The Ambassador in Chile (Collier) to the Secretary of State

SANTIAGO, December 10, 1927—1 p. m.
[Received 2:35 p. m.]

186. Have continued efforts to secure modification of coal and petroleum bill. Minister of Foreign Affairs on November 30th answered note referred to in telegram 168, November 2, 4 p. m., reiterating that

Chilean Government felt copper companies had delayed unduly in making protests and also challenged accuracy of their figures and conclusions and stated that it was difficult to accede to request for prolongation of the study of this measure but that "as a demonstration of its good will the Government had proposed to Congress an addition to law permitting President of the Republic for a period of one year to make resolutions as to the matter if he believed such action consistent with national interest." I understand intention is to authorize President to suspend or modify application of law if in his judgment wise. Meantime thorough investigation of the situation will be made.

William Braden 80 has had numerous conferences with President and Minister of Hacienda as to this bill and also existing tax laws and is about to leave, hopeful and fairly well satisfied with this arrangement. There has been a formal interchange of notes between him and Minister of Hacienda providing for such a study of entire situation in fulfillment of assurance given me by Foreign Office as above-mentioned.31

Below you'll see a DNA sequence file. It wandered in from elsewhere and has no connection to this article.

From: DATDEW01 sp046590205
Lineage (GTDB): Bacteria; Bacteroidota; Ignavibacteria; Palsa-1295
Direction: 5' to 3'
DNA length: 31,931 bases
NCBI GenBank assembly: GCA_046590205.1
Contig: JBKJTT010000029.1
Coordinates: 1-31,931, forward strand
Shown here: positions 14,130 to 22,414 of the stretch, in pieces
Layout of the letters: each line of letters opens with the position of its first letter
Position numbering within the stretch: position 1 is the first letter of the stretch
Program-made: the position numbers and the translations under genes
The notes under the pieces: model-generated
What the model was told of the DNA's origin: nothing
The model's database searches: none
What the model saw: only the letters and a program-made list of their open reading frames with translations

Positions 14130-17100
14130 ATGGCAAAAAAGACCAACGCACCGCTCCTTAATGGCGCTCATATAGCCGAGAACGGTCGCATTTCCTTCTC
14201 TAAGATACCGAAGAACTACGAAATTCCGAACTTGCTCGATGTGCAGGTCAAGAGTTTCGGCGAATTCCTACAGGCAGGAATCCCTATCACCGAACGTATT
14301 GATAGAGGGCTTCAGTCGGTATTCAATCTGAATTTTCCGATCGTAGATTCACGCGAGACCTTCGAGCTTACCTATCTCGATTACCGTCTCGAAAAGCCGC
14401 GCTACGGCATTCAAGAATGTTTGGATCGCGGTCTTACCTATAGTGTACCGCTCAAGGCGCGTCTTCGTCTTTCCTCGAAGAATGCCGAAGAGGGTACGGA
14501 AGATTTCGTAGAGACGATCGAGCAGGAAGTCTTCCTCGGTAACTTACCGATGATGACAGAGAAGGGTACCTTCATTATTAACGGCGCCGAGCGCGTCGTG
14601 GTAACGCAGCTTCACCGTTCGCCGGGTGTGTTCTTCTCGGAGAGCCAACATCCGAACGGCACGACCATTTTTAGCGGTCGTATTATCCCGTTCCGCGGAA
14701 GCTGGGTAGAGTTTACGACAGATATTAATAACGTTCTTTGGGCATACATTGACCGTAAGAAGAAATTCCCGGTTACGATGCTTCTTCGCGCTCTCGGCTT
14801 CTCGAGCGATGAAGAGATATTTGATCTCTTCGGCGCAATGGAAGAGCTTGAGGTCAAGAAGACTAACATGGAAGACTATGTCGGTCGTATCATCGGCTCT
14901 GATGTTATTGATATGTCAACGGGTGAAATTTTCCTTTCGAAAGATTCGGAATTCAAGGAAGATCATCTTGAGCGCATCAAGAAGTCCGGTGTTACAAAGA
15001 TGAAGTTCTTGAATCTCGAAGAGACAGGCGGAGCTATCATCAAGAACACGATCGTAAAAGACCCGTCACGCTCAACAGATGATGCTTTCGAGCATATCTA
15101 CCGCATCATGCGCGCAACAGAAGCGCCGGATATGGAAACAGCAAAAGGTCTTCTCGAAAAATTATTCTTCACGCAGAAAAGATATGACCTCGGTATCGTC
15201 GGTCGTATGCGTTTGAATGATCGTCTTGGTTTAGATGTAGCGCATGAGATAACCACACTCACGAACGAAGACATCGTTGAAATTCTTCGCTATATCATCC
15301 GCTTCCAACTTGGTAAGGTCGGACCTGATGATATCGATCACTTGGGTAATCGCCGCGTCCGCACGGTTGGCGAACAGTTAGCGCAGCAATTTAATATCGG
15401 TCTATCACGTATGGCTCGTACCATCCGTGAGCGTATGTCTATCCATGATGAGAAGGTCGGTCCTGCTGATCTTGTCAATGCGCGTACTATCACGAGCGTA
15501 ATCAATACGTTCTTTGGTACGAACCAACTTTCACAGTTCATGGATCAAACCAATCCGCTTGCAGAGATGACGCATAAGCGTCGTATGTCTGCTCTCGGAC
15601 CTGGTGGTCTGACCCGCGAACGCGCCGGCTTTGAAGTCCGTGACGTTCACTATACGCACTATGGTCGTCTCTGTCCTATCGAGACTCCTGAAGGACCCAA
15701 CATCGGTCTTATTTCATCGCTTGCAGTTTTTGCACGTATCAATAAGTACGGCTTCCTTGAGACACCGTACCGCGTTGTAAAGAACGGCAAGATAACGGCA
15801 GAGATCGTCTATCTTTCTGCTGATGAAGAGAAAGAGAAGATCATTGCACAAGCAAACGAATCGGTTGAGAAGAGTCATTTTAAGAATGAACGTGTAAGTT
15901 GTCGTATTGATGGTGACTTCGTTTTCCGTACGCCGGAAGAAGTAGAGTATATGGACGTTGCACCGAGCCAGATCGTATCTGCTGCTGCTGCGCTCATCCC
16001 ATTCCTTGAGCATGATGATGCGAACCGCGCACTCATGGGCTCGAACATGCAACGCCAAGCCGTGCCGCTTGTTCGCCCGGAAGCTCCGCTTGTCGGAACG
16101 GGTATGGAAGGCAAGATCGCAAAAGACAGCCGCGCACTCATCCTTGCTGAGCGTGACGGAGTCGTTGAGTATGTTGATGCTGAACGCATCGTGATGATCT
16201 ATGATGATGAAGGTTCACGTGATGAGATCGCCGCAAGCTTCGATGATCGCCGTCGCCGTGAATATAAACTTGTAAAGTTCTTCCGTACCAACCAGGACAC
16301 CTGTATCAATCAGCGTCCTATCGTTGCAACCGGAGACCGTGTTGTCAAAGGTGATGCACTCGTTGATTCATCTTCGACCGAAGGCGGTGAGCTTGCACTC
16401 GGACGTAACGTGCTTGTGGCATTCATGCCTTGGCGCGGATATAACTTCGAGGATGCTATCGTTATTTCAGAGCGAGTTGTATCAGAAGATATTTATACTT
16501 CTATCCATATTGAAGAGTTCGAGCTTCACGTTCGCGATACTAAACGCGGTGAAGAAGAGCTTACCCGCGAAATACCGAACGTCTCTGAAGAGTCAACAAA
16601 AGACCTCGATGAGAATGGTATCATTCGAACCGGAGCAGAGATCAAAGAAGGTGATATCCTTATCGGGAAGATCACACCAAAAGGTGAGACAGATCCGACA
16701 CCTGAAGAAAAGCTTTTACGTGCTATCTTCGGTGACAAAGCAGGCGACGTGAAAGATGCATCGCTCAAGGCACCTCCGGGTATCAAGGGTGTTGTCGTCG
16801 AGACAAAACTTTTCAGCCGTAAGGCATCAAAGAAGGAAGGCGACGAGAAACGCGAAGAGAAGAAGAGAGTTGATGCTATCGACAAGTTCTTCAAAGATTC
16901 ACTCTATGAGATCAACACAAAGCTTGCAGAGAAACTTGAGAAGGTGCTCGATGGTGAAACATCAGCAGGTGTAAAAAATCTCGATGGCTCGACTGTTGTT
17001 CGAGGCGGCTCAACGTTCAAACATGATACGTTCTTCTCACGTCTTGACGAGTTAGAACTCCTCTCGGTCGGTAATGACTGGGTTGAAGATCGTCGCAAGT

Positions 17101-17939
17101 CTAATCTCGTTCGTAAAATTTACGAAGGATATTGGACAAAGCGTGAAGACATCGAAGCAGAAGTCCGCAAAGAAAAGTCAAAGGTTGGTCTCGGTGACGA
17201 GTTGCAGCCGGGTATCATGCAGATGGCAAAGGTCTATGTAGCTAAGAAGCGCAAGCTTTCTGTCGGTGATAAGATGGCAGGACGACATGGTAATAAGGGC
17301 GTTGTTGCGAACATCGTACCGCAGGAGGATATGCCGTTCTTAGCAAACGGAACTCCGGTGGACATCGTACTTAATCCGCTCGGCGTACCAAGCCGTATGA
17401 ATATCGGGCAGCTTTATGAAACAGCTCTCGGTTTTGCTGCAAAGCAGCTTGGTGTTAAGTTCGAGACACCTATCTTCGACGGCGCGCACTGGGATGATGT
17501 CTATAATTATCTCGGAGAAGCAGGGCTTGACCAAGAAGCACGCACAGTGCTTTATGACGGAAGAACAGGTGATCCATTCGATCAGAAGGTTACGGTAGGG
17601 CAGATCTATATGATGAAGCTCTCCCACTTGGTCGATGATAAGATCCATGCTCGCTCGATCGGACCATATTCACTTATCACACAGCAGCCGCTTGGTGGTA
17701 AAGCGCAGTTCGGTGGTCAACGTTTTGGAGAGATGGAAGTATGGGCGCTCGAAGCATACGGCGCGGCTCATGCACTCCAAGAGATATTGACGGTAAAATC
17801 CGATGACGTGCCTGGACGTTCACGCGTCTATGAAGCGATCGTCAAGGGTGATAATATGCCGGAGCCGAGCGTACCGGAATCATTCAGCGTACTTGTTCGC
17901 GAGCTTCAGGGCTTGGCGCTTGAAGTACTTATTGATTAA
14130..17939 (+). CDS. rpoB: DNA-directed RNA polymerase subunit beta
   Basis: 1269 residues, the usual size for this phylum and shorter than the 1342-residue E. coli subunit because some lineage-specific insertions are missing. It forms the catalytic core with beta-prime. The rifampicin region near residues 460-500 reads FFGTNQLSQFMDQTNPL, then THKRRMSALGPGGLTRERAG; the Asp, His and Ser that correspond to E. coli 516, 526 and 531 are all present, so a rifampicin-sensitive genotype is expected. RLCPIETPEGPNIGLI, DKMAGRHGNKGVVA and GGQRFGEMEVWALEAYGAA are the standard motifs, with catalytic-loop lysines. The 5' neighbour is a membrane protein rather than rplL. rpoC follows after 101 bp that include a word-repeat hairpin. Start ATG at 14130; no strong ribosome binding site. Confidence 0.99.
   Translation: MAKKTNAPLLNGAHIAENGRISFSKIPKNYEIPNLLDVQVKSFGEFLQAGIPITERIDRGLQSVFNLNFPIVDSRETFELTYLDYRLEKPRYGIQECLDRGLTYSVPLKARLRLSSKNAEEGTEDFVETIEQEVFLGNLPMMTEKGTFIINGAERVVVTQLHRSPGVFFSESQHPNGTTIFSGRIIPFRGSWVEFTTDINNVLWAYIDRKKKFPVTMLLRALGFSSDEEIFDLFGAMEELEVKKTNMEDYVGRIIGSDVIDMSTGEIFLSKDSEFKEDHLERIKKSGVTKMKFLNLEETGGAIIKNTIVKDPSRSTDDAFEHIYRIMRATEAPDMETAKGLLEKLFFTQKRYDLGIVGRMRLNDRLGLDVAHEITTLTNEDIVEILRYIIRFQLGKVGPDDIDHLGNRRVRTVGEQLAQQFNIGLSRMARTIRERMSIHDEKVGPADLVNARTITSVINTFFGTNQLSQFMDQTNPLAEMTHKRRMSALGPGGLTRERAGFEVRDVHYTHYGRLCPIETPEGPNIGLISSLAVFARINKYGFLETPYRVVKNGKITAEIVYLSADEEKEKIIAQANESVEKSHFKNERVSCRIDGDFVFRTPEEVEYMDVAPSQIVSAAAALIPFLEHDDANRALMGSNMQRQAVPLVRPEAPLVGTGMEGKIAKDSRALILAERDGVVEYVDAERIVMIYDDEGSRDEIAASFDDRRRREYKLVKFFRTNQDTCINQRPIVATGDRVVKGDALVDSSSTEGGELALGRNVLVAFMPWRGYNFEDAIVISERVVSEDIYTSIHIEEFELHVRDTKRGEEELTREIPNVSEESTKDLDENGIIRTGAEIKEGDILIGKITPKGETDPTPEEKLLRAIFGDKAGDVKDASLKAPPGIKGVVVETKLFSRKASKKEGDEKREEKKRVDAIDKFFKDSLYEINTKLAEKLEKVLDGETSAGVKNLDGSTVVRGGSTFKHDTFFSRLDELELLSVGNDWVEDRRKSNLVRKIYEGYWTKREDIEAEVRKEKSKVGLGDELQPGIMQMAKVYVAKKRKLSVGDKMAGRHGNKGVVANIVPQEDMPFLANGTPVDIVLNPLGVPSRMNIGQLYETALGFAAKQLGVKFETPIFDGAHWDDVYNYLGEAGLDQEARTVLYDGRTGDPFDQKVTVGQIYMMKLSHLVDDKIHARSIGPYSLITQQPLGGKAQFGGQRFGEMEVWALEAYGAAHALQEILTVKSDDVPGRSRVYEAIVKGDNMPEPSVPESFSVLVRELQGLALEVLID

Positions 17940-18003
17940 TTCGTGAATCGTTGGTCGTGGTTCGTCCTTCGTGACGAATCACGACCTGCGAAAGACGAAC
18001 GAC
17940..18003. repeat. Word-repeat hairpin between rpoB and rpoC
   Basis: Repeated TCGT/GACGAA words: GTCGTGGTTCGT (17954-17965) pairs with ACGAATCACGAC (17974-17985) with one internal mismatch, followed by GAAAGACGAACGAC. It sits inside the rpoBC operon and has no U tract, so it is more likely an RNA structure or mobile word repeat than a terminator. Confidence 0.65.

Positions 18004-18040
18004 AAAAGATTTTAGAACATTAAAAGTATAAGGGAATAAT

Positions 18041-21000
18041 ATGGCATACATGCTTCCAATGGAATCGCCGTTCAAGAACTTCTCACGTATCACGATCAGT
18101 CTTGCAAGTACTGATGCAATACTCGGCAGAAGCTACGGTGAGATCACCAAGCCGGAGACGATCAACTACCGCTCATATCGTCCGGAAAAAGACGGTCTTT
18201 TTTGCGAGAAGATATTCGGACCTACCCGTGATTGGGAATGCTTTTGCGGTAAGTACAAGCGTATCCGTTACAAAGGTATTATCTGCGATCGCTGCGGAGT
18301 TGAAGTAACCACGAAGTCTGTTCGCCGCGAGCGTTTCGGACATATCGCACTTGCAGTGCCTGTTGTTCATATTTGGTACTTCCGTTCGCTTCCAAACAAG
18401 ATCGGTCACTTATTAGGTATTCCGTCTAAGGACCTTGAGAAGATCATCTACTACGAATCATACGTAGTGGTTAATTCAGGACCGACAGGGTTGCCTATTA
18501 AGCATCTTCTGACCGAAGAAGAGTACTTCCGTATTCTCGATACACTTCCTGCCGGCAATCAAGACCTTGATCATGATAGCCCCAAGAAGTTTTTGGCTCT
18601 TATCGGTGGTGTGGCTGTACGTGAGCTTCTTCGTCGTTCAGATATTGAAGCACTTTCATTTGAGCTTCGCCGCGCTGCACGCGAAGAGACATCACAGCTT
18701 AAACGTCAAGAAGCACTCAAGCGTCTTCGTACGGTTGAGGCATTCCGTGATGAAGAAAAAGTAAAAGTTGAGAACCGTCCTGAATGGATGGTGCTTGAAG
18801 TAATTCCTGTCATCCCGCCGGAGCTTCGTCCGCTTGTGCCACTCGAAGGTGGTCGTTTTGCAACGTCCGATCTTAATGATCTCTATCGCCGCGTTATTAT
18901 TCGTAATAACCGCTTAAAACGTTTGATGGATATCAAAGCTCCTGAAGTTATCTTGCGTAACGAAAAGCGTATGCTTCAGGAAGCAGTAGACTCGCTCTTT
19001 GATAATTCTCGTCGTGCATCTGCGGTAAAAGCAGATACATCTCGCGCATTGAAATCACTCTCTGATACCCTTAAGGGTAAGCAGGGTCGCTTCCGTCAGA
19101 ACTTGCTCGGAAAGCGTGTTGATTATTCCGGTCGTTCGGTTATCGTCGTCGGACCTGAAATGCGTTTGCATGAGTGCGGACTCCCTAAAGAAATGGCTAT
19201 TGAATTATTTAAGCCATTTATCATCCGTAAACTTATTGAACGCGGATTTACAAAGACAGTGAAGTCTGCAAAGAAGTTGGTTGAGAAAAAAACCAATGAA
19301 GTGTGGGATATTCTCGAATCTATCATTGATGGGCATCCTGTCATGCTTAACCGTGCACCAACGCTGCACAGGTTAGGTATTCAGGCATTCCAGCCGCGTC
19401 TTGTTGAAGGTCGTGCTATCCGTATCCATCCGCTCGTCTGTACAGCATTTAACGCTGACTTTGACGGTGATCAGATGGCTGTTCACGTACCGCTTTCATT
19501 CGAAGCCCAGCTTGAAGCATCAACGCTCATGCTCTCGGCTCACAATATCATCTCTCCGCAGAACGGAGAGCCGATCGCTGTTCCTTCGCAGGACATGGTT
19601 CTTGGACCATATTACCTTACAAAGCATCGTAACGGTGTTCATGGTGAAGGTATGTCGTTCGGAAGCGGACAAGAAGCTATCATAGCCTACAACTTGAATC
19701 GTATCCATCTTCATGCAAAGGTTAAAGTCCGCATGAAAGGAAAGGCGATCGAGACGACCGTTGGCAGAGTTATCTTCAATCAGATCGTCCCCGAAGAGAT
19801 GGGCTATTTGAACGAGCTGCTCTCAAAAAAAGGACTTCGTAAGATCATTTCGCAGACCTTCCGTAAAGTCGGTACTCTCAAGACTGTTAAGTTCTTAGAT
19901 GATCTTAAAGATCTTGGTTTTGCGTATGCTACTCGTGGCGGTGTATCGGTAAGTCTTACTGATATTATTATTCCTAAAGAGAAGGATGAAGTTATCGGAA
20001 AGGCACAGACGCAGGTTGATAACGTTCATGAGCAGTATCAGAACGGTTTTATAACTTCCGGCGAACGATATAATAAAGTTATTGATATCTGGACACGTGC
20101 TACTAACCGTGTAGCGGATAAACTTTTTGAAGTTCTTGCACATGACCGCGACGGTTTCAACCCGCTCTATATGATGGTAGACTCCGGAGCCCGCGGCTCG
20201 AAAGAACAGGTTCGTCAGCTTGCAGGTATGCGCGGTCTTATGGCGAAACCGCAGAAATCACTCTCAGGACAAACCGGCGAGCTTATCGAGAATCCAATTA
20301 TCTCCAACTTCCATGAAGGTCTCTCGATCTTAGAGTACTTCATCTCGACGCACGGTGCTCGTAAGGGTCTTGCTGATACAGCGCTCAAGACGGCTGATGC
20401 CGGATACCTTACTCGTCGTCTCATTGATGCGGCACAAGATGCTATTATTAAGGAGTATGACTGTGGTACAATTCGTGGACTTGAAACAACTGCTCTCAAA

825.506/4: Telegram

The Secretary of State to the Ambassador in Chile (Collier)

WASHINGTON, May 5, 1927-10 a. m. 19. Home Insurance Company of New York calls Department's attention to a cablegram from its agent in Chile reading in part as follows:

"Minister Finance has published his intentions to nationalize insurance as soon as possible. Principal points are as follows. Government will form a reinsurance company. Foreign companies will be eliminated. Native companies must reinsure their surplusses with Government company. When law is passed companies will be considered national only if two-thirds of capital belongs to Chileans."

It is stated that British and German companies doing business in Chile have asked for diplomatic intervention. Home Insurance Company desires this Government to protest against measure as being confiscatory. Please inquire of Foreign Office concerning proposed measure and report fully by telegraph, especially with regard to extent to which it appears to be confiscatory. Department has requested


Mining engineer and capitalist of New York.

In telegram No. 29, Feb. 8, 1928, 3 p. m. (not printed), the Ambassador in Chile informed the Department that the coal law had been signed by the President on Jan. 9, 1928 (file No. 825.6362/43).

company to furnish information concerning nature and extent of its business and property interests in Chile.


825.506/5 Telegram

The Ambassador in Chile (Collier) to the Secretary of State

SANTIAGO, May 13, 1927—5 p. m.
[Received 11:15 p. m.]